Britain is lifting the limit on the number of Trident nuclear warheads it can store by more than 40%, Boris Johnson announced Tuesday, ending 30 years of gradual disarmament since the collapse of the Soviet Union.
The increased limit, from 180 to 260 warheads, is contained in a leaked copy of the Integrated Defense and Foreign Policy Review, seen by The Guardian. It paves the way for a controversial £ 10bn rearmament in response to perceived threats from Russia and China.
The review also warns of the “realistic possibility” of a terrorist group “launching a successful CBRN. [chemical, biological, radiological or nuclear] attack by 2030 ”, although there are few additional details to support this assessment.
It includes a personal commitment from Johnson, as a last-minute addition to the foreword, to restore foreign aid spending to 0.7% of national income “when fiscal conditions permit,” following fierce criticism of cuts in the relief to Yemen and other places.
The 100-page document says that the increase in the nuclear warhead limit is “in recognition of the evolving security environment” and that there is “an evolving range of technological and doctrinal threats.”
Activists warned that the UK was at risk of starting a “new nuclear arms race” at a time when the world is trying to pull itself out of the Covid pandemic. Kate Hudson, general secretary of the Campaign for Nuclear Disarmament (CND), said: “With the government short of cash, we do not need a huge and money-wasting spending on weapons of mass destruction.”
The compromise is one of the most notable in the Integrated Review, a post-Brexit historical review of foreign and defense policy, which also includes:
A clear statement that Russia under Vladimir Putin represents an “active threat” but nuanced language about China, described as posing a “systemic challenge” in a way unlikely to please the conservative hawks on the party’s back benches.
A commitment to launch an additional sanctions regime that gives the UK “powers to prevent those involved in corruption from freely entering the UK or funneling money through our financial system” for the first time.
An aspiration for the UK to be a “soft power superpower” with praise for the BBC as “the world’s most trusted broadcaster” despite Downing Street boycotting the station last year. The British monarchy is also cited as a contributor.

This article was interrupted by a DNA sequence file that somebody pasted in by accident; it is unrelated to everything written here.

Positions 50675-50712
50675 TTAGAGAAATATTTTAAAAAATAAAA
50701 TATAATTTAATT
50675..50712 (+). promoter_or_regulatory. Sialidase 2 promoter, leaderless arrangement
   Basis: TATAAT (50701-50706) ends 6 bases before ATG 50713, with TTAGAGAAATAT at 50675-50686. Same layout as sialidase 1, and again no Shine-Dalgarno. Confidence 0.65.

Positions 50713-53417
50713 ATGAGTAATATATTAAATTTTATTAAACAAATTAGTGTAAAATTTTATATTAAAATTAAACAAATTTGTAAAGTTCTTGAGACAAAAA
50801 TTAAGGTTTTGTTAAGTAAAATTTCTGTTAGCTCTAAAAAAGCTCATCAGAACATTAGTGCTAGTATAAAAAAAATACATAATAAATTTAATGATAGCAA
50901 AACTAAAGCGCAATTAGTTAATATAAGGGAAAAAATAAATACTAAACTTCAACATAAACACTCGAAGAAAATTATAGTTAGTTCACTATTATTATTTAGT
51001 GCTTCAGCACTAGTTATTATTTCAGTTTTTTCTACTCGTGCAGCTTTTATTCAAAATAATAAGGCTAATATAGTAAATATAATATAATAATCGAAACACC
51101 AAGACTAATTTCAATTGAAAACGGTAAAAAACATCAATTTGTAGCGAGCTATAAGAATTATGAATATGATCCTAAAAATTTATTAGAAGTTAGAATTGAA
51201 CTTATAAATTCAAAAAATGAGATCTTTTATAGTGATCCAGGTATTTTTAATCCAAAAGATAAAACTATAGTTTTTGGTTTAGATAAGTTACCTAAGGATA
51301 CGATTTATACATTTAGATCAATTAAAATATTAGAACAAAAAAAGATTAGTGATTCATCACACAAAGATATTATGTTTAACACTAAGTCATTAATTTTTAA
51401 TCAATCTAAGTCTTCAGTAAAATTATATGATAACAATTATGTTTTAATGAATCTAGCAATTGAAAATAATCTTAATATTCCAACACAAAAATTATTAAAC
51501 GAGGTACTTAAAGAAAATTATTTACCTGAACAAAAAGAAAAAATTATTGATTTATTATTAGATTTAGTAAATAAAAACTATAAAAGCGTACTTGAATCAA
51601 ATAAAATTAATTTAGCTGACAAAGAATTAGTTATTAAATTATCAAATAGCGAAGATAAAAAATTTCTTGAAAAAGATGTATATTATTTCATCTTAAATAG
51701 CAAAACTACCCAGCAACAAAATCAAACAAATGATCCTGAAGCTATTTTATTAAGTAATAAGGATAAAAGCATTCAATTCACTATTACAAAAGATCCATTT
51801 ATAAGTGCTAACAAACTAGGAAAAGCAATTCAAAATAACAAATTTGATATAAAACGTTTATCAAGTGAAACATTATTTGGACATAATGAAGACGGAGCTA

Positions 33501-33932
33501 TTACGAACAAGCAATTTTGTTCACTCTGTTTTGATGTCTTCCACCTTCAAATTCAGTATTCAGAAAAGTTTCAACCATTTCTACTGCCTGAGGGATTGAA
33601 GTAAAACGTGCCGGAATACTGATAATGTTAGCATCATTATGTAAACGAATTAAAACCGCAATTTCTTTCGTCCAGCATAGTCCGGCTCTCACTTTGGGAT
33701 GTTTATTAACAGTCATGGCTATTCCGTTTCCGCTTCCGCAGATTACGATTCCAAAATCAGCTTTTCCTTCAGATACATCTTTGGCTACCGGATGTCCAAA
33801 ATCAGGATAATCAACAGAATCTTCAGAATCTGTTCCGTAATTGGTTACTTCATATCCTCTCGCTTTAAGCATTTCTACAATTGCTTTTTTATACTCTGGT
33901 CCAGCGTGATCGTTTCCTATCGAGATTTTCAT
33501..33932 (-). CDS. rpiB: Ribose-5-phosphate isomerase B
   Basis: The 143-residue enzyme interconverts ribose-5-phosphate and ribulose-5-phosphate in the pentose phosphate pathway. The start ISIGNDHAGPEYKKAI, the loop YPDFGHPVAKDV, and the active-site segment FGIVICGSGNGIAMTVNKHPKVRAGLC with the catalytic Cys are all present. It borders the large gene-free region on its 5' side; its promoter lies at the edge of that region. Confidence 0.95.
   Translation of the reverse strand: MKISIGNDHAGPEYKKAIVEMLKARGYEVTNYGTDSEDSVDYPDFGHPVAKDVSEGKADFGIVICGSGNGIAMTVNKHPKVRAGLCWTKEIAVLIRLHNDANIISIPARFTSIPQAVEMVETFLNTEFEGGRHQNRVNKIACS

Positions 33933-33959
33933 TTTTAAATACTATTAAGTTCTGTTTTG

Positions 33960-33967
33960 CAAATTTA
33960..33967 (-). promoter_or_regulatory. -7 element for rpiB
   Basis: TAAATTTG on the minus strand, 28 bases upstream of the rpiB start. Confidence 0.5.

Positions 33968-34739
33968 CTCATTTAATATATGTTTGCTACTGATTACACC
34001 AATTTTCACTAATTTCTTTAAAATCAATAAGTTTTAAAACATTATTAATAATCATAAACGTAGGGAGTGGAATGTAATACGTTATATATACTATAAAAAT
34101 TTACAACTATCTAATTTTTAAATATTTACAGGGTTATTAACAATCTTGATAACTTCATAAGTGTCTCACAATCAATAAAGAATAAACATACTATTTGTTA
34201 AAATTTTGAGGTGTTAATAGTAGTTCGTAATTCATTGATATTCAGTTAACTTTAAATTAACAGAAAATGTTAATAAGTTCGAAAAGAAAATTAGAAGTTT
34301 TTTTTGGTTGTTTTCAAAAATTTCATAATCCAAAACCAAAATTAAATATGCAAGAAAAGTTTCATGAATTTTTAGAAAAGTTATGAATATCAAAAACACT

The review began in the wake of the 2019 general elections and aims to help define the prime minister’s vision of “global Britain” and shape the future strategic direction, after leaving the EU, until 2030.
It contains only a handful of passing references to the bloc, arguing instead for an “Indo-Pacific tilt” in which the UK deepens defense, diplomatic and trade relations with India, Japan, South Korea and Australia in opposition. to China.
“We will be the European partner with the broadest and most integrated presence in the Indo-Pacific,” the review reads, though it argues that investing in cyber warfare capabilities and deploying the new Queen Elizabeth aircraft carrier to the region later this year will help send a message to Beijing.
But it is the commitment to significantly increase the cap on the number of nuclear warheads that is the most significant development, after the UK promised to reduce stocks after the end of the cold war.
Britain has far fewer warheads in stock than Russia, estimated at 4,300, the United States at 3,800, or China, which has around 320. But each warhead the UK possesses is estimated to have an explosive power of 100 kilotons. The atomic bomb dropped on Hiroshima at the end of World War II was about 15 kilotons.
“A minimal, credible and independent nuclear deterrent, assigned to NATO defense, remains essential to ensure our security and that of our allies,” reads the UK review in a section explaining the context of increasing reserves. .
Stewart McDonald, the defense spokesman for the Scottish National Party, who opposes the Trident’s renewal, accused the government of being committed to an outdated defense policy: “Let the prime minister stand up and defend the international rules-based system before to announce in the same breath that the United Kingdom plans to violate its commitments to the international non-proliferation treaty is incredible ”.
China’s lobbyists said they believed the review did not go far enough. A spokesman for the Inter-Parliamentary Alliance on China said Beijing should not have been omitted from the list of countries involved in hostile state activities.
“This is despite repeated Chinese state-backed cyberattacks against UK targets and attempts by Chinese government agents to intimidate and threaten UK residents on British soil, and in stark contrast to Russia, Iran and other authoritarian states that have also targeted the UK, ”added the spokesperson.
More details of the plans for the armed forces will be included in an official defense command document to be released on Monday. That is expected to confirm a cut in the size of the British army to 72,500, not mentioned in the review document, and investments in killer drones without a pilot.
One idea not mentioned above is a tentative proposal to create a citizen volunteer force – a “civilian reservist cadre” – potentially to work alongside the military in response to future crises on the scale of the pandemic.
George is Digismak’s reported cum editor with 13 years of experience in Journalism